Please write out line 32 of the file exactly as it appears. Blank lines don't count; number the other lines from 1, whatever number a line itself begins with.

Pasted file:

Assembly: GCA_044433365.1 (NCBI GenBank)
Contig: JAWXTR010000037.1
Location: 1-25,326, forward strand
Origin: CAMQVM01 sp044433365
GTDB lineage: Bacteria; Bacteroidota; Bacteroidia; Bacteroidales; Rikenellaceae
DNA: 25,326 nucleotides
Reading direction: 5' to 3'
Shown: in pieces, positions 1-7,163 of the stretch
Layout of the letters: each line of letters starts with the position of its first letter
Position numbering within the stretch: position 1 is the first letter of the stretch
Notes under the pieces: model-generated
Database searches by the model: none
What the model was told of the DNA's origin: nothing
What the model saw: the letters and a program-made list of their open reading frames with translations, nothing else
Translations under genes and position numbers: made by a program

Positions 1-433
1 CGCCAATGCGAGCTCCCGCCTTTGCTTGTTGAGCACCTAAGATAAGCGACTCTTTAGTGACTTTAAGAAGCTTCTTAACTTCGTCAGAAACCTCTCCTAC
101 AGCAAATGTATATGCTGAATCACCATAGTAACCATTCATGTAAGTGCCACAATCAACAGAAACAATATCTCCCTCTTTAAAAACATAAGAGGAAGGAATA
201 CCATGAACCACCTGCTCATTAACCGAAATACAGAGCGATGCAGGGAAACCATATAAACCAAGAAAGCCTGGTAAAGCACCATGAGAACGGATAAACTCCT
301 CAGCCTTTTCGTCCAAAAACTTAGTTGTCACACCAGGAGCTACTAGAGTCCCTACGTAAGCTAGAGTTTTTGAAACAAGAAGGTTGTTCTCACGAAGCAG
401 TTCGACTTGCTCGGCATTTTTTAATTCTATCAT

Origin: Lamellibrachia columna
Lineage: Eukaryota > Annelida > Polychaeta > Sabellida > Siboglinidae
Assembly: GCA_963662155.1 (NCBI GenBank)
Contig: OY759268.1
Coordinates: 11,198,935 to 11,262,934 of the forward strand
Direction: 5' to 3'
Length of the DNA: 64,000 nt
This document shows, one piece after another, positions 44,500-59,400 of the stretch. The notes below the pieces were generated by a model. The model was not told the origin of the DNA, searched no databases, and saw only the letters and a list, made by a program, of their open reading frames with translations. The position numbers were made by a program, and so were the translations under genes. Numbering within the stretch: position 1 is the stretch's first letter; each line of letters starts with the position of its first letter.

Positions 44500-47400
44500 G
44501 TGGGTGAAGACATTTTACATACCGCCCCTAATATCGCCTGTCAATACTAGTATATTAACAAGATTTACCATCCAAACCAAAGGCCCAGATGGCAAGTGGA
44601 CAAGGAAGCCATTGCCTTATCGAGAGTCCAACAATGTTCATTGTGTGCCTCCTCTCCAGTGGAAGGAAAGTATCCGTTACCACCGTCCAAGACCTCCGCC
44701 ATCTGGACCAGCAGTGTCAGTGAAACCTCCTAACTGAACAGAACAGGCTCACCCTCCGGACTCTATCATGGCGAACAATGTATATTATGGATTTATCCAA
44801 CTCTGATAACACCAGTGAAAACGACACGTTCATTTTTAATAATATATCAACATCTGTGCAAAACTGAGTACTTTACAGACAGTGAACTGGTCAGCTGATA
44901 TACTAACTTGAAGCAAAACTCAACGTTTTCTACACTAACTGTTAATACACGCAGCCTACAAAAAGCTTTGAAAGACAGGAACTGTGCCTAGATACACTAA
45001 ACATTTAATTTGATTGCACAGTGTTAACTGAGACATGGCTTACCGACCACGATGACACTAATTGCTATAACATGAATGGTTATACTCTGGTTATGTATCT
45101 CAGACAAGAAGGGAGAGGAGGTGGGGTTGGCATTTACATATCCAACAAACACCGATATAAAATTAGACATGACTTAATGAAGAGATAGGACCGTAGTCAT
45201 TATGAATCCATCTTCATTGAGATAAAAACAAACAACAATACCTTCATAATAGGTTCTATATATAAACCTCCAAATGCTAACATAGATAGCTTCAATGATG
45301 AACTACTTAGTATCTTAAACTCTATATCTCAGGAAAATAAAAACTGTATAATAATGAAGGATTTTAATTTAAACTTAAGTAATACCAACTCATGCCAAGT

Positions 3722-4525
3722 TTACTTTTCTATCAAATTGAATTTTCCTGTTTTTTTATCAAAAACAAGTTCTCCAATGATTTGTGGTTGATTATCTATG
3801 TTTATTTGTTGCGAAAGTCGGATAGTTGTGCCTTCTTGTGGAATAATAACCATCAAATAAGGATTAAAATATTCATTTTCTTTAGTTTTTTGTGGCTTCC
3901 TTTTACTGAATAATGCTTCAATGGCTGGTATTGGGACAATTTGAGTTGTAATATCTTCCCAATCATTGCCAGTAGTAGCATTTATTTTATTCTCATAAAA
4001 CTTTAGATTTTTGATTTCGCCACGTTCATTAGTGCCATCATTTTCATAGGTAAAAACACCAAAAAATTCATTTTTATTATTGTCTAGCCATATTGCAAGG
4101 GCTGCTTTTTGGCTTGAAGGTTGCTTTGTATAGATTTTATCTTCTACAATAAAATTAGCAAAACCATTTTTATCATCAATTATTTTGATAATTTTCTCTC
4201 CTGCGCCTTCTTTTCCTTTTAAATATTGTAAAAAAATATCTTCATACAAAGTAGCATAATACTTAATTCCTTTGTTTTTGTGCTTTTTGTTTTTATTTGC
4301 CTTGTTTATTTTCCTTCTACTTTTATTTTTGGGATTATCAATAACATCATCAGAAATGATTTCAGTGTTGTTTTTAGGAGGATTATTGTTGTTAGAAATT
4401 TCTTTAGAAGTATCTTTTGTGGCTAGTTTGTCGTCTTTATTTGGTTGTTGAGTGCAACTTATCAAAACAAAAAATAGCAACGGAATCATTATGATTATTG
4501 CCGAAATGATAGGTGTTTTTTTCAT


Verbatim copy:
44501 TGGGTGAAGACATTTTACATACCGCCCCTAATATCGCCTGTCAATACTAGTATATTAACAAGATTTACCATCCAAACCAAAGGCCCAGATGGCAAGTGGA